Pfizer (NYSE: PFE ) has a huge task cut out for it. The company's blockbuster cholesterol treatment Lipitor, which loses patent protection in November, is the highest-selling drug in the world, and now the company has the tough mission of figuring out how to replicate its success.
Lipitor, launched in 1997, has fetched $10 billion in annual revenues to the company since then. The equation, however, would soon change when generic-drug makers begin selling cheaper versions. Plus, Pfizer's patent for Xalatan glaucoma drug also expires in 2011. So what's a huge pharma company to do?
The other victims
Fortunately, Pfizer is not alone in battling patent troubles. Other big pharmaceutical firms are also facing a similar challenge.
Merck's (NYSE: MRK ) asthma drug Singulair goes off-patent in 2012 while Novartis' (NYSE: NVS ) patents on its cancer drug Zometa and hypertension treatment Diovan are set for expiration in 2012. Eli Lilly's (NYSE: LLY ) schizophrenia drug Zyprexa goes off-patent in 2011. GlaxoSmithKline's (NYSE: GSK) Avandia and Forest Laboratories' (NYSE: FRX) Lexapro are also slated to go off-patent next year. AstraZeneca (NYSE: AZN) has a little more breathing room thanks to a favorable U.S. court ruling that froze out generic competition on Crestor until 2016. In other words, the patent expiration process is simply another reality of doing business in this particular line of work.
For these drugmakers that have relied heavily on their patented offerings to generate revenue, the next few years appear unusually daunting. One estimate suggests a total of more than 10 medicines would start facing generic competition from this year, resulting in a loss of nearly $50 billion in terms of annual sales of all these medicines put together.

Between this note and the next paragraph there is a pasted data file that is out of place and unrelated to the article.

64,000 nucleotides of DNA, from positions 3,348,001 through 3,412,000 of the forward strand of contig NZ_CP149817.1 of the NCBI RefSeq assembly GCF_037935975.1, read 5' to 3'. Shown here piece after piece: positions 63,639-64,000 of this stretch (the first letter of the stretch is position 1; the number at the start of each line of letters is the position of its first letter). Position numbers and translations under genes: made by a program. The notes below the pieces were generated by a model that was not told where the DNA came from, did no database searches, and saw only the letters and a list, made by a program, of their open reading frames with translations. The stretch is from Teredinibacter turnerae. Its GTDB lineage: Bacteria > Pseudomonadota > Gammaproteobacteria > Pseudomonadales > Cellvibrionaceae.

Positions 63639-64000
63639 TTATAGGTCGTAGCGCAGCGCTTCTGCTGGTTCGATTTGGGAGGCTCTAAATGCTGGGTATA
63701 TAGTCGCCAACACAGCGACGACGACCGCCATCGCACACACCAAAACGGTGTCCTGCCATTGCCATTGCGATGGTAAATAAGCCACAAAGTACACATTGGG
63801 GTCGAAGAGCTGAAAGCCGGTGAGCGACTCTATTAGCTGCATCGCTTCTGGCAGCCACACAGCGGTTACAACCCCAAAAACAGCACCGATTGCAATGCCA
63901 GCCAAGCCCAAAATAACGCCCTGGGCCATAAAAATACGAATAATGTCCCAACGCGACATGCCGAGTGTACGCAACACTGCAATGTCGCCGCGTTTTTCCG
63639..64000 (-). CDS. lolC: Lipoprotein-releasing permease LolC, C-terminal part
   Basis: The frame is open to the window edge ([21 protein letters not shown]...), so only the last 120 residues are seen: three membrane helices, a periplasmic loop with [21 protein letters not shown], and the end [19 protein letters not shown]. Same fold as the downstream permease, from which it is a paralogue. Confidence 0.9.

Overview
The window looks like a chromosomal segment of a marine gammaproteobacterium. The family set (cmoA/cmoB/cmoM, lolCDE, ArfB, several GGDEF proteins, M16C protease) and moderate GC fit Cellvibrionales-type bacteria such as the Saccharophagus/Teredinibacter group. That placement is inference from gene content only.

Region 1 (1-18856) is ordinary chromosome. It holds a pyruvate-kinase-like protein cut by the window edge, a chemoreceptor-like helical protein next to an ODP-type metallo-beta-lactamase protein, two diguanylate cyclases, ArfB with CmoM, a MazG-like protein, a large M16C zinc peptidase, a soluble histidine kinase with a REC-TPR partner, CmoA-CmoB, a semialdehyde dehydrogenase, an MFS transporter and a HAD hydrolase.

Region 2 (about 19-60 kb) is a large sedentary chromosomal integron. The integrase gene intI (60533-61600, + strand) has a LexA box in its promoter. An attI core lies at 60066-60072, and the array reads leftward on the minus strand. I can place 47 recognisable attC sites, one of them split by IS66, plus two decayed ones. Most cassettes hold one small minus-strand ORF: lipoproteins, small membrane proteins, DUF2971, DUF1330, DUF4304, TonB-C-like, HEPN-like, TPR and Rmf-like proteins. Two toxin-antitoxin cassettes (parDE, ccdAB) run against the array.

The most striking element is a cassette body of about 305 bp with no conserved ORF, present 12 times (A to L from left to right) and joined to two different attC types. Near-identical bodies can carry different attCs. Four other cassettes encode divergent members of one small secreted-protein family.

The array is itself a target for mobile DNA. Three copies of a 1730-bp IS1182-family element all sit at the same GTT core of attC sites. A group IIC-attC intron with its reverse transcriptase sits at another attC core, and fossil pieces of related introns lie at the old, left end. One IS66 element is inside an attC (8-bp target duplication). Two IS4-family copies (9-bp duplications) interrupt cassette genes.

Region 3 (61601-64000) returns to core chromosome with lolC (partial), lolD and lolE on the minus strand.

Patent expiration woes
Patent expirations present a great deal of difficulty to pharmaceutical companies -- the companies no longer have the "safety" of their patented drugs, and they need to create new products to be in the race. However, hundreds of millions of dollars in research and development expenses do not necessarily guarantee approval -- but do drain the company's finances.
For example, the industry essentially doubled annual R&D spending over the past decade to a whopping $45 billion, yet Food and Drug Administration approvals are increasingly tough to come by. In 2010, Pfizer and Eli Lilly had high-profile failures with drugs attempting to treat Alzheimer's disease. Earlier this year, Merck was also unsuccessful with anti-clotting medicine vorapaxar, one of the key justifications for the Schering-Plough merger.
The smaller effects
Patent expirations, however, are a boon to small generic companies and customers of generics who enjoy a much cheaper price tag of highly desired medicines. Generic-drug makers get a readymade base for building their products with just a small amount of investment in research and development. Plus consumers stand to gain from cheaper versions of the medicines they have been taking. Nevertheless, apprehensions remain that the generics may not be equally efficient as their original versions.
The brighter side
I'm not trying to sound too pessimistic about the coming wave of patent expirations and its effect on big drug companies. Every ending signifies a new beginning, and a continued use of existing products reduces the scope of innovation. So if patents on old drugs cease to exist, it may pave the way for new ones. Patent expiration ensures that companies indulge in continuous research. And constant effort may actually improve the quality of research leading to the invention of new technologies and new products. These new products not only create a wider product line but could also be more profitable.